As an eighteen-year-old youth, Peter White came to Marquette under the tutelage of a vigorous pioneer, Robert Graveraet, who probably influenced the shape of his career. In 1849, when Graveraet led a party of settlers to the wilderness shores of Lake Superior he hoped to help build an iron industry there. What White knew about iron production, he learned from Graveraet, and together they witnessed and experienced the failure of several iron companies. These small industrial efforts consisted of bloomaries which refined ore by combining a mixture of iron ore and charcoal in an oven. After the ore reached a malleable state, it was beaten into a lump called a bloom. Marketing this product far out- stripped its value, and local industrialists reasoned that success would depend on the construction of the Saulte Ste. Marie Canal.2

The canal opened in 1855 and shortly thereafter the iron industry in and around Marquette began to form. However, the canal facilitated the shipment of ore as well as iron, and those who possessed sufficient capital to finance iron production chose to mine the ore and ship it to Pennsylvania and Ohio for refinement.3 White, and those who thought in terms of regional iron production, had little capital. Yet they struggled against the odds with success always just beyond their grasp. Their ultimate failure is less surprising than their relative success.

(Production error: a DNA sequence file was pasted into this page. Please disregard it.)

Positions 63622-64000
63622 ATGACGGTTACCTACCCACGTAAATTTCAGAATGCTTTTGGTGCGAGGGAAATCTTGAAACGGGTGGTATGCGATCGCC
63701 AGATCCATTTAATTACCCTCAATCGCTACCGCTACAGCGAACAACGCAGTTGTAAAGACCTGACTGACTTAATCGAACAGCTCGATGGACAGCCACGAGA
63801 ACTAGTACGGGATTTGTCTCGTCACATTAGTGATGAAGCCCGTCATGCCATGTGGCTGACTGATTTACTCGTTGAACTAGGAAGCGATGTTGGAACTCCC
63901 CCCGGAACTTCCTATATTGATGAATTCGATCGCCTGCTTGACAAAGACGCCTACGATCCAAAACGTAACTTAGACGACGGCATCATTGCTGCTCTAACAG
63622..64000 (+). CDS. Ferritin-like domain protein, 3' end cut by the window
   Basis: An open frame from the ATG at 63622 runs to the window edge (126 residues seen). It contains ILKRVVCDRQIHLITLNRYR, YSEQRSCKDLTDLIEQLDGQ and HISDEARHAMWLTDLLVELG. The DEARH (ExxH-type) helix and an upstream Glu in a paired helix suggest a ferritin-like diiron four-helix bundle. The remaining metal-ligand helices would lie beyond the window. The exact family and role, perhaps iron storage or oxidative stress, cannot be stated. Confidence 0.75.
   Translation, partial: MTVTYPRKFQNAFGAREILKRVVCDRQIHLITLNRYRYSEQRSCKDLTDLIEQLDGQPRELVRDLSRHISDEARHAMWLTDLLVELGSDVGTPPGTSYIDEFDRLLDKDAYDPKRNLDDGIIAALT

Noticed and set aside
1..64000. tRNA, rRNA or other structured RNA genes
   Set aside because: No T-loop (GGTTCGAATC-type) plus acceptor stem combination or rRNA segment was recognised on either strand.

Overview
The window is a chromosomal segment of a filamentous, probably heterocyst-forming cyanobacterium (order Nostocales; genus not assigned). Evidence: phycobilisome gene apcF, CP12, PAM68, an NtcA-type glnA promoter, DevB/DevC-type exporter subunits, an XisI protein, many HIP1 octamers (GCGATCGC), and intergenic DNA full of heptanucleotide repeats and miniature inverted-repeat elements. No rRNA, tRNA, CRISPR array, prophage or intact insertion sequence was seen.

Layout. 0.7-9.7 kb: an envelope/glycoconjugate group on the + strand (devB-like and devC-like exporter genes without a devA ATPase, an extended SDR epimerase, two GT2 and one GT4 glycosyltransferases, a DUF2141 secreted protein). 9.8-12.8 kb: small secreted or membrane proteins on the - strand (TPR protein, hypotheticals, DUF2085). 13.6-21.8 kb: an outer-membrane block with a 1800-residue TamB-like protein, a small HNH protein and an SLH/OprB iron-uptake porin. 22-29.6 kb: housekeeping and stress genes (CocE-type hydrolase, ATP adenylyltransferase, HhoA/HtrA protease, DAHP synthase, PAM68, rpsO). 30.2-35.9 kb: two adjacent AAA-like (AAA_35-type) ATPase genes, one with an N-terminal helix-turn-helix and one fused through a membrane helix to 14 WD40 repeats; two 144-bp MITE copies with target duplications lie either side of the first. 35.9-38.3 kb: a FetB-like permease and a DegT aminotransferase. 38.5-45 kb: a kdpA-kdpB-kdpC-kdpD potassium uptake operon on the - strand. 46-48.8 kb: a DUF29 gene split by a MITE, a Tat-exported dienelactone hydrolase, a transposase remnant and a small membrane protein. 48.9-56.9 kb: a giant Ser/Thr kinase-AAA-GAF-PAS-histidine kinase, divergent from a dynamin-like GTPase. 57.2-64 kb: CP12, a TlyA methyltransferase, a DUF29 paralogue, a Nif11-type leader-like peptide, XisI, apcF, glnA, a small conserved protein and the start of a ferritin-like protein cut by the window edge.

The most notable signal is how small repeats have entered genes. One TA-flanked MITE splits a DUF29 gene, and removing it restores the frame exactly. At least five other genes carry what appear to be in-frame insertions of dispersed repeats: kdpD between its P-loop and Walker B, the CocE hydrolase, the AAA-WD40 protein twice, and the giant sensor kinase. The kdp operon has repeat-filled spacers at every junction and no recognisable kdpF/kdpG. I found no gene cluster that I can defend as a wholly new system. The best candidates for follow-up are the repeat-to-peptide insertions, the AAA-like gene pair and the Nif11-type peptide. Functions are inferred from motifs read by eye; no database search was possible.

Triumph seemed imminent when Charles T. Harvey, who supervised the construction of the Saulte Ste. Marie Canal, enlisted the technical skills of Stephen R. Gay. He was an ironmonger from Massachusetts and after building a blast furnace for Harvey, Gay built two others. Lacking capital, he had to rely on Peter White, who provided the full range of his services. He helped with investment and working capital, with transportation, marketing, and legal services. He dealt with Gay’s creditors who demanded long overdue payments, and even supervised the manufacturing process when Gay went east seeking additional investment capital. It was during one such absence that Gay died, leaving the whole industry as well as his estate in White’s care. After settling the estate, White’s claim in it gave him a controlling interest in one blast furnace. Other creditors, who acquired Gay’s second blast furnace, placed it, also, under White’s supervision.4

Before White gained control of these blast furnaces, they had produced large quantities of iron, but fixed investments consumed most of the profits. When White took over in 1864, the equipment was in good repair and past debts were liquidated. Thereafter, and until 1873, White operated the business profitably and paid annual dividends at 10 percent or more.5

With Gay’s furnaces operating successfully, White initiated the establishment of another furnace in 1868. Munising, to the east of Marquette, offered a vast supply of hardwood for charcoal iron production. To establish a company there, White enlisted the support of several eastern capitalists and built a blast furnace on Munising Bay. That facility was soon in production, but lagging financial support forced it into several reorganizations, and by the time it became properly capitalized, the panic of 1873 crippled its prospects of success.6